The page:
I recently picked up the Yaqin MC-30L with the opt

I recently picked up the Yaqin MC-30L with the option upgraded blue tubes. This amplifier uses EL34 tubes and is rated for 25 wpc in triode mode and 50 wpc in ultralinear mode. Prior to this my system music system was built around an Integra 50.1 receiver. I learned about the Yaqin in a local audio shop where the owner highly recommended them even though he doesn't sell them. I take recommendations like this seriously. The owner actually ordered it for me and got it all setup for free.

Prior to purchasing the amplifier I had quickly auditioned one that was in the store for another customer and compared it to a solid state amplifier that he sells. My primary interest was to evaluate the difference between tubes and solid state so that I could validate if it was worth picking to play with and experience the tube sound.

I'm so glad that I did. My experience so far has been almost completely full of "wow" moments. The sound is far superior to my receiver (that really sounds great) in a way that I wouldn't have believed. In the past when I've visited another audio store in the area and listened to equipment like Krell and Pathos amplifiers and Focal Utopia line speakers I would come home and have a brief period of dissatisfaction with my system. Now I can have that same feeling simply by connecting my speakers to my receiver.

The owner of the store that recommended the Yaqin has told me that he prefers it's sound to a Pathos amplifier that he sells. Based on the equipment that I've heard I won't be so bold as to say that it's objectively superior to amplifiers like the Pathos Logos or Krell S-300i, but I am convinced that it's good enough that I would expect the primary differences be to just that, different rather than better or worse. I have drooled over the idea of owning the Krell S-300i or Pathos Logos and at this point I simply wouldn't expect either of them to be more satisfying in my system.

I have found a couple of weakensses with the Yaqin. One was while listening to an SACD of Saint-Saens Symphony No.3 with the organ. Turning this powerful recording up to the volume that I desire is beyond the capability of the Yaqin resulting in way too much tube distortion. If I switch from ultralinear mode to triode mode there is less of the tube sound, but the bass goes away as well. Another recording of David Garrett playing the Paganin Caprese No.24 also had too much of a tube sound for my taste, but a switch to triode mode seemed to pretty much solve the issue.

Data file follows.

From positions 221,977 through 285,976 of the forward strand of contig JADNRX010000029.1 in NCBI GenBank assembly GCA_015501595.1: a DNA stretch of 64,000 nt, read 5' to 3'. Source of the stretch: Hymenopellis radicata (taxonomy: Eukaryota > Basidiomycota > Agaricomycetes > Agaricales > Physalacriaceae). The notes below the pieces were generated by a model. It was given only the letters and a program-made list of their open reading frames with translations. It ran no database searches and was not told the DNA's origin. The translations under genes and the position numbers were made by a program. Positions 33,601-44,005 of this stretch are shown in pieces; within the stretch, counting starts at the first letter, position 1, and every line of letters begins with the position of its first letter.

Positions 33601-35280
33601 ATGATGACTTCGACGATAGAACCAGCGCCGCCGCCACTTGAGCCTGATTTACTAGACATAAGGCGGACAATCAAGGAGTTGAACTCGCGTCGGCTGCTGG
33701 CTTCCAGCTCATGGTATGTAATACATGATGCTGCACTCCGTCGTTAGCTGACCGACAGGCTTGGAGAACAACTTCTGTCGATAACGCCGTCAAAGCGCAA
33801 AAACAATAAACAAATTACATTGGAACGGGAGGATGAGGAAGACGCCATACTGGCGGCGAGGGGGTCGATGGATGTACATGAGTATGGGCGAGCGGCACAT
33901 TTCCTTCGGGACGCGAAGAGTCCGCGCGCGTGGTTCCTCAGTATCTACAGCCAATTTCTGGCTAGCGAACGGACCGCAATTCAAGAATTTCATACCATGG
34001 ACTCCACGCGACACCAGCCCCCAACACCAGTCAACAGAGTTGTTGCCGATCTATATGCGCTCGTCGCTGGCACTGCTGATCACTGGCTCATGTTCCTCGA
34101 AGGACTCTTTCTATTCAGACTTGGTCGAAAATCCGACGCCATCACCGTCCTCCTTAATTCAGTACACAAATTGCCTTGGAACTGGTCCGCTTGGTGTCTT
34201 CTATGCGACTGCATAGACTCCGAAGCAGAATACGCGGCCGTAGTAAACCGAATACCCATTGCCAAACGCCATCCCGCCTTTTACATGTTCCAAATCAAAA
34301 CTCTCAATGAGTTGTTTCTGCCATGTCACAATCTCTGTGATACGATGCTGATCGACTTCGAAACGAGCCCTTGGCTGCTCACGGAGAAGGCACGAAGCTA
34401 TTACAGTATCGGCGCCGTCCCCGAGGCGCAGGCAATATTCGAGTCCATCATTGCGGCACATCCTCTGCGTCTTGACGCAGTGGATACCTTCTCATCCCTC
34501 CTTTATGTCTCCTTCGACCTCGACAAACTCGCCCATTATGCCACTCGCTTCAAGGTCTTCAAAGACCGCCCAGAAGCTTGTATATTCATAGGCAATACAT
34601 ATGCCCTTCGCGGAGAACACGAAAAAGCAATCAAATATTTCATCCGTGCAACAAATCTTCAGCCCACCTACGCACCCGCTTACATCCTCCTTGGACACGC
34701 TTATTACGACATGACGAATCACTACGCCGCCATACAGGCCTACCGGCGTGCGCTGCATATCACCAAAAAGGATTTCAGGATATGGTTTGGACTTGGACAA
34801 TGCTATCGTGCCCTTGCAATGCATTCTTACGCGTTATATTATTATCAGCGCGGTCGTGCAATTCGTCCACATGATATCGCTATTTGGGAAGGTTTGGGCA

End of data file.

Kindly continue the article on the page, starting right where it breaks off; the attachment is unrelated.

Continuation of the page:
I've listened to numerous other CDs that cover a wide range of music and vocals and it has performed extremely well.

It's become obvious that the Yaqin, when used within it's volume limitations, is a far superior amplifier compared to my receiver and there's more to what I'm experiencing than just gaining the tube sound.

Without experiencing better quality solid state amplifiers or other integrates/seperates it's impossible to really know what factors are in play, but I can simply say that this is a very impressive amplifier.

The Yaqin MC-30L is a basic amplifier with four inputs (no outputs) and two listening modes. The remote will control the volume and switch modes, but does not control the power on/off.

The only indications that I can find for its "Made in China" heritage is that the very basic manual's English translation is somewhat entertaining and it says MS-30L on the cover. This amplifier appears to be listed under both the MC-30L and MS-30L models. I suspect that, like mine, the confusion comes from the MC-30L being engraved on the face plate and the MS-30L being listed on the cover.

At a price point of under $650 to your door this stereo tube integrated amplifier should be high on anyones list that is looking for an affordable gateway into tube amplification. I can't imagine anyone not being happy with this choice.
Very nice write up. Thanks for sharing your experience.
I just noticed that I managed to not get the intended subject on this thread and also have a couple of errors. I was having computer issues and when using copy/paste to redo the post it appears the subject was a copy of the entire post rather than the intended subject.

As a correction, the remote does not change the listening modes, it only does volume and will switch among the four inputs. The shipping weight is about 50 lbs and I'm sure the amplifier is well over 40 lbs so it's quite solid.
Had another good listening session this morning. I fired up the amp about 8:30 and let it play some background music until my friend arrive a couple of hours later. There were a couple of things in particular to note.